Lynda: There are so many times that I've been the only person that looks like me in the room. Small, brown woman? You don't see a lot of leaders that look like me. So it's oftentimes very surprising, and I'm oftentimes very overlooked. One example that does stand out for me, people not recognizing that I would be coming in as the Chief Diversity, Inclusion and Global Officer. Usually, it's this recognition that they're very surprised, or they say, "Oh, I didn't expect you to look like this." One time, I walked in with my African-American colleague Michael, and people did not know who we were, but they automatically went to Michael and thought he was the Chief Diversity Officer. So what I've learned is, although it can be very offensive, I'm really doing my best not to get angry and not to be offended, but to find a way that we can start leaning into this conversation. Like I was talking about relating to that academic side of leader categorization, why does a leader have to look like many of our presidents? Over 6-feet tall, white male, from privileged backgrounds, educated and usually, for the most part, with a full head of hair?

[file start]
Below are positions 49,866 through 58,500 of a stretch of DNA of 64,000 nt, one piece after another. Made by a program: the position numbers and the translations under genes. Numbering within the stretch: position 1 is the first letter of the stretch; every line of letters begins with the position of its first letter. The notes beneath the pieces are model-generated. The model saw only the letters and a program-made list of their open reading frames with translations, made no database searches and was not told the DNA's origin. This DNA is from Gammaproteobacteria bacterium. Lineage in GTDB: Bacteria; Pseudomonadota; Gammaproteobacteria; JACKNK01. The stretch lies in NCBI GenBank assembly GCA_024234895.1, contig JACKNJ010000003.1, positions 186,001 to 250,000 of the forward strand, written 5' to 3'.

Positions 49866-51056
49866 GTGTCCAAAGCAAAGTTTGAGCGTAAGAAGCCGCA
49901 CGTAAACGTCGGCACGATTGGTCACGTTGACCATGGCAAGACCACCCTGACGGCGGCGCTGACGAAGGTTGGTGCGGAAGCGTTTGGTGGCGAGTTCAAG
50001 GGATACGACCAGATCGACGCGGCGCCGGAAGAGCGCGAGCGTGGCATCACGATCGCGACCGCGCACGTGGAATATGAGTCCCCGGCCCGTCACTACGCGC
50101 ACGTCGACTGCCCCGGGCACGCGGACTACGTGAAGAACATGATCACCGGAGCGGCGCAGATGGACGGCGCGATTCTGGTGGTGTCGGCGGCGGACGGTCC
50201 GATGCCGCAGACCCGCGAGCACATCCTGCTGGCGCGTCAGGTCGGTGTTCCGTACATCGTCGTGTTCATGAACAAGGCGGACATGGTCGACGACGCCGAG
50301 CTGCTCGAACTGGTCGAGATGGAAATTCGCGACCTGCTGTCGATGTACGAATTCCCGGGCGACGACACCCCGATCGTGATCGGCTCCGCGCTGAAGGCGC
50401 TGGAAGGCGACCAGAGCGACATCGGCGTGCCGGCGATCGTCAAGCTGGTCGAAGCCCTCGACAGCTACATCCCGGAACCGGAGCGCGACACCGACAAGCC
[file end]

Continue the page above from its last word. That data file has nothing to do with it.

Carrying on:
But it's happened so often, that I don't even remember.
Glen: After George Floyd's murder, there's been a bigger push for diversity and inclusion. But you've been doing this work for a long time. Will things finally change? Will there be meaningful changes now?
Lynda: I feel very optimistic, moving forward, that things are going to stick. I really do. I've seen organizations taking it to significant levels, including constitutional changes, public/consumer facing commitments, because they don't want to just say the right thing, but they really want to do the right thing. And I'm also very encouraged by the multicultural-ness of the protests, and the young people going to the streets, arm-in-arm, and stating that they really want to make this difference and then acknowledging their own privilege, when appropriate. They just did it themselves.
I feel optimistic about how multicultural Gen Zs and Millennials are right now. I feel optimistic about how many of our family members are having conversations with children and what this means.